Counselling figures in many blogs and posts. In many cases, for severe depression in particular, they are vital. People have personal trainers/shoppers. These are usually expensive, but it's a huge industry. I have seen cases of extreme manipulation, and often the 'patient', or 'client' needs to 'cut the cord' despite the risk, or when they become too dependent.
I was sent to an allergy clinic (in fact I had a lifetime's intolerance to dairy products). The woman practised at the most expensive London hospital – she became a 'guru'. A year later she was exposed in a Panorama type programme as a completely untrained charlatan.
We went to Marriage Guidance (now relate) at a particularly difficult time. The service was excellent – what we learned was that we were foundering on: failure to take time off as we built up a business, bitter disagreements on discipline of our daughters (they left home in a huff anyway) and perennial money worries. How many marriages fall at these hurdles?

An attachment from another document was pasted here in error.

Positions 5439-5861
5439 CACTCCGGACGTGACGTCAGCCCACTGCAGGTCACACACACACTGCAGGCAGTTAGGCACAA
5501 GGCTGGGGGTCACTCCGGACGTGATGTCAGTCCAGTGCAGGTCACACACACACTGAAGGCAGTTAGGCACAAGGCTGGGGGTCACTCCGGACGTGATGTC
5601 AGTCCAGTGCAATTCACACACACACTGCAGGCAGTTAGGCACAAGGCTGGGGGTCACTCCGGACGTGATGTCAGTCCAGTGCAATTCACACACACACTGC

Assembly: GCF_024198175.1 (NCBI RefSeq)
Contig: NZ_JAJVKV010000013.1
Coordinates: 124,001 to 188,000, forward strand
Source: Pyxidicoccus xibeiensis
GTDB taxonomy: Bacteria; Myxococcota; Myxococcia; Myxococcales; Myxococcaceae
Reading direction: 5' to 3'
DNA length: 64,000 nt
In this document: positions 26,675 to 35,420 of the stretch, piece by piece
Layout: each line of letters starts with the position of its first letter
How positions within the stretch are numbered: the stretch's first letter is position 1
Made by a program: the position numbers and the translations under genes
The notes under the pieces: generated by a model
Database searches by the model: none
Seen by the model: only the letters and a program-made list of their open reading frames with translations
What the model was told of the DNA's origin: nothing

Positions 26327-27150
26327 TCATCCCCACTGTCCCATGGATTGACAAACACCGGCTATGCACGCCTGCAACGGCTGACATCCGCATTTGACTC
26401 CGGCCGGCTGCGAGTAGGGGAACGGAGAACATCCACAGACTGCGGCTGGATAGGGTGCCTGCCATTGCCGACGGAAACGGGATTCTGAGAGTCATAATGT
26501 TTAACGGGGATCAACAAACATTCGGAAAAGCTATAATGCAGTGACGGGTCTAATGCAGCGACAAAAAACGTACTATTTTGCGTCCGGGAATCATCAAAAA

When I was classified 'manic depressive' I was sent to an excellent psychotherapist, also a priest. One of my problems had been a hyper-critical mother-in-law who bullied me for 25 years. I never said a word to my husband. This therapist said 'what do you want to do to her?' He then put a pouffee in the middle of the room and I bunged all the cushions at it. End of treatment!
At that time I also went to an excellent psychiatrist. He did not tread softly, but said 'You are not marriage material'. Who is? None of my ideas could have come to fruition, married or not, as a woman could NOT make it at that era (late 1960's I think). I had no qualifications either.
At Samaritans we were forbidden to 'counsel' we were untrained. We would give information – on Shelter, places for battered wives, and otherwise just listen. Latest cynicism, an awful aggressive woman came up wanting to sell our house – terrible manner – she does psychotherapy 'on line'. Can anyone do this with no training?
How do you merit counselling?
A Moodscope member.